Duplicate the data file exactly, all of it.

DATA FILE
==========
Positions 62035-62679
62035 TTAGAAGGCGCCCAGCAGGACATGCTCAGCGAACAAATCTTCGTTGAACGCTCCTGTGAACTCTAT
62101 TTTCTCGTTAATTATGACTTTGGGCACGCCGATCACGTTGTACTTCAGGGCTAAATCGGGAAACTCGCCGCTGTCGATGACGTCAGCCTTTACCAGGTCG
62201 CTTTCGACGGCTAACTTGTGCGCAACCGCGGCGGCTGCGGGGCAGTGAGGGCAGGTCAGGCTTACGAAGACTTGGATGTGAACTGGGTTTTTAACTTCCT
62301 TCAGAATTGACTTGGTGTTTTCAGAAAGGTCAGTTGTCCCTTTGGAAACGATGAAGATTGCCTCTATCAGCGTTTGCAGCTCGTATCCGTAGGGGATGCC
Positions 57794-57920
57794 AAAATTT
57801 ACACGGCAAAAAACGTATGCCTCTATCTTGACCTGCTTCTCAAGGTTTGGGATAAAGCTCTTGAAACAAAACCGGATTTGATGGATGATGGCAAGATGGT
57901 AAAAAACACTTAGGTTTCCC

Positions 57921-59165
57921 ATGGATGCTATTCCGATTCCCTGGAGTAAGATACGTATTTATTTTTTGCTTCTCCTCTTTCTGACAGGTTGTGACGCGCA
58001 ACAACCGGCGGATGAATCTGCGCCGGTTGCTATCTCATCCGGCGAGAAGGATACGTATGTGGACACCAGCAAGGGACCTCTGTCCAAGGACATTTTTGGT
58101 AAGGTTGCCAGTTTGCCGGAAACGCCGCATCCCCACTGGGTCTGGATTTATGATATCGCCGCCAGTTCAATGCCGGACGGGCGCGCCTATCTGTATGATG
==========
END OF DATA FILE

Positions 62035-62679
62035 TTAGAAGGCGCCCAGCAGGACATGCTCAGCGAACAAATCTTCGTTGAACGCTCCTGTGAACTCTAT
62101 TTTCTCGTTAATTATGACTTTGGGCACGCCGATCACGTTGTACTTCAGGGCTAAATCGGGAAACTCGCCGCTGTCGATGACGTCAGCCTTTACCAGGTCG
62201 CTTTCGACGGCTAACTTGTGCGCAACCGCGGCGGCTGCGGGGCAGTGAGGGCAGGTCAGGCTTACGAAGACTTGGATGTGAACTGGGTTTTTAACTTCCT
62301 TCAGAATTGACTTGGTGTTTTCAGAAAGGTCAGTTGTCCCTTTGGAAACGATGAAGATTGCCTCTATCAGCGTTTGCAGCTCGTATCCGTAGGGGATGCC
Positions 57794-57920
57794 AAAATTT
57801 ACACGGCAAAAAACGTATGCCTCTATCTTGACCTGCTTCTCAAGGTTTGGGATAAAGCTCTTGAAACAAAACCGGATTTGATGGATGATGGCAAGATGGT
57901 AAAAAACACTTAGGTTTCCC

Positions 57921-59165
57921 ATGGATGCTATTCCGATTCCCTGGAGTAAGATACGTATTTATTTTTTGCTTCTCCTCTTTCTGACAGGTTGTGACGCGCA
58001 ACAACCGGCGGATGAATCTGCGCCGGTTGCTATCTCATCCGGCGAGAAGGATACGTATGTGGACACCAGCAAGGGACCTCTGTCCAAGGACATTTTTGGT
58101 AAGGTTGCCAGTTTGCCGGAAACGCCGCATCCCCACTGGGTCTGGATTTATGATATCGCCGCCAGTTCAATGCCGGACGGGCGCGCCTATCTGTATGATG